This seems like a straight forward issue of there being a problem and those watching over the conduct of the elected representative investigated and took action, right? Apart from the fact that not many people are aware of: the Standards Committee has no power. It cannot force anyone to follow through with the “required actions” that it sets out in its Decision Notices. It cannot hold the representatives to account. If a representative decides not to do as the Standards Committee judges as the best course of action, then the Standards Committee has no power to punish that representative. They get away with it. The Standards Committee, which is there to oversee the councils of Cornwall and to ensure that the elected representatives are following the rules, is a shark with no teeth.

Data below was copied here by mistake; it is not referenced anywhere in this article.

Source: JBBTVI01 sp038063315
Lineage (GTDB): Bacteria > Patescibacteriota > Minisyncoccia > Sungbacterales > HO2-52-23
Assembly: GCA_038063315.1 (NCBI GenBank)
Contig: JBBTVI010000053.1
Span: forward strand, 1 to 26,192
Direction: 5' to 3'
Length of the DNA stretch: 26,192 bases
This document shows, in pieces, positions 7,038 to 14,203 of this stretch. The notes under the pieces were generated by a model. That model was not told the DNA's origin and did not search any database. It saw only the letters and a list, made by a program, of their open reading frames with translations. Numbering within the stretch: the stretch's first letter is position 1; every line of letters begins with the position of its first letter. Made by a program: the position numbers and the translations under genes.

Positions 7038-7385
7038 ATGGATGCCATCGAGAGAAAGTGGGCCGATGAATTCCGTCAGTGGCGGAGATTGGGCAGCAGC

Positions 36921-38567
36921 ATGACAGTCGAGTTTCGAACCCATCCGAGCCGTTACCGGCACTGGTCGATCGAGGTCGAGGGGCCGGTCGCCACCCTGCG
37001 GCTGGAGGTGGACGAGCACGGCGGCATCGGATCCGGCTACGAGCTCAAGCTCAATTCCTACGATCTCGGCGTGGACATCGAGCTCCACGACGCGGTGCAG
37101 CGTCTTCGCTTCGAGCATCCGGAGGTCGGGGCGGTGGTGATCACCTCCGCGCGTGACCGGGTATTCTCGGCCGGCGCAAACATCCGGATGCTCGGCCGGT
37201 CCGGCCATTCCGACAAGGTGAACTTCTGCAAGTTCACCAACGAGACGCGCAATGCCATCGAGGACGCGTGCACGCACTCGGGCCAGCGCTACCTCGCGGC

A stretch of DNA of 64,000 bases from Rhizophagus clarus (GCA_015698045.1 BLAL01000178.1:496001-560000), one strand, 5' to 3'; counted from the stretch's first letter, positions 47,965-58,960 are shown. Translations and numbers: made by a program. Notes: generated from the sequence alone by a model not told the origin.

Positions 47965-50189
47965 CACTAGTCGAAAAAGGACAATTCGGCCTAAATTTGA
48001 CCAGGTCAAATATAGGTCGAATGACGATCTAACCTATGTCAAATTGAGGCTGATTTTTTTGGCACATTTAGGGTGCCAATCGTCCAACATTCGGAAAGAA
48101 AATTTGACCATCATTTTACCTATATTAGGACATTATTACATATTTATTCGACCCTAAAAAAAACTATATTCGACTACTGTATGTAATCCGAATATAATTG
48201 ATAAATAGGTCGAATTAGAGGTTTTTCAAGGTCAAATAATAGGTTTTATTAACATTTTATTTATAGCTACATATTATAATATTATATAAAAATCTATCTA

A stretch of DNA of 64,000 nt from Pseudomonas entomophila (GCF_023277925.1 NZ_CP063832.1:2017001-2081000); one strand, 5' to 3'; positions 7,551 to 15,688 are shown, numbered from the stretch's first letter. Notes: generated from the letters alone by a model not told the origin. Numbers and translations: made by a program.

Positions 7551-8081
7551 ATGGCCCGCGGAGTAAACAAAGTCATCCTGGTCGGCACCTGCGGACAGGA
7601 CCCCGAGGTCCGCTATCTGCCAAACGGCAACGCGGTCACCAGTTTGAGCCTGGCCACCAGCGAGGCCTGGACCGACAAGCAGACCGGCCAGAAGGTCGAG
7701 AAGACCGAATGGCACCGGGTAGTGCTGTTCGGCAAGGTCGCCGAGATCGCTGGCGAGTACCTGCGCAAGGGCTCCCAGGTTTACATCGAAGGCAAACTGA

During the recent furore, Cllr John Brady gave an interview from his home with the local TV news. He gave his opinion that the mayor should have resigned following the decision made by the Standards Committee about her wrongdoing. This is a councillor who blatantly ignored the Standards Committee when he was found to be guilty of not adhering to the “general principles of public life” and failing to conduct himself in the manner of the “Council’s statutory duty to promote and maintain high standards of conduct”. This is a councillor who ignored the recommended action of issuing an apology, which furthermore demonstrates his complete disregard to the Code of Conduct and his statutory responsibilities as an elected representative. This is hypocrisy at its most obvious.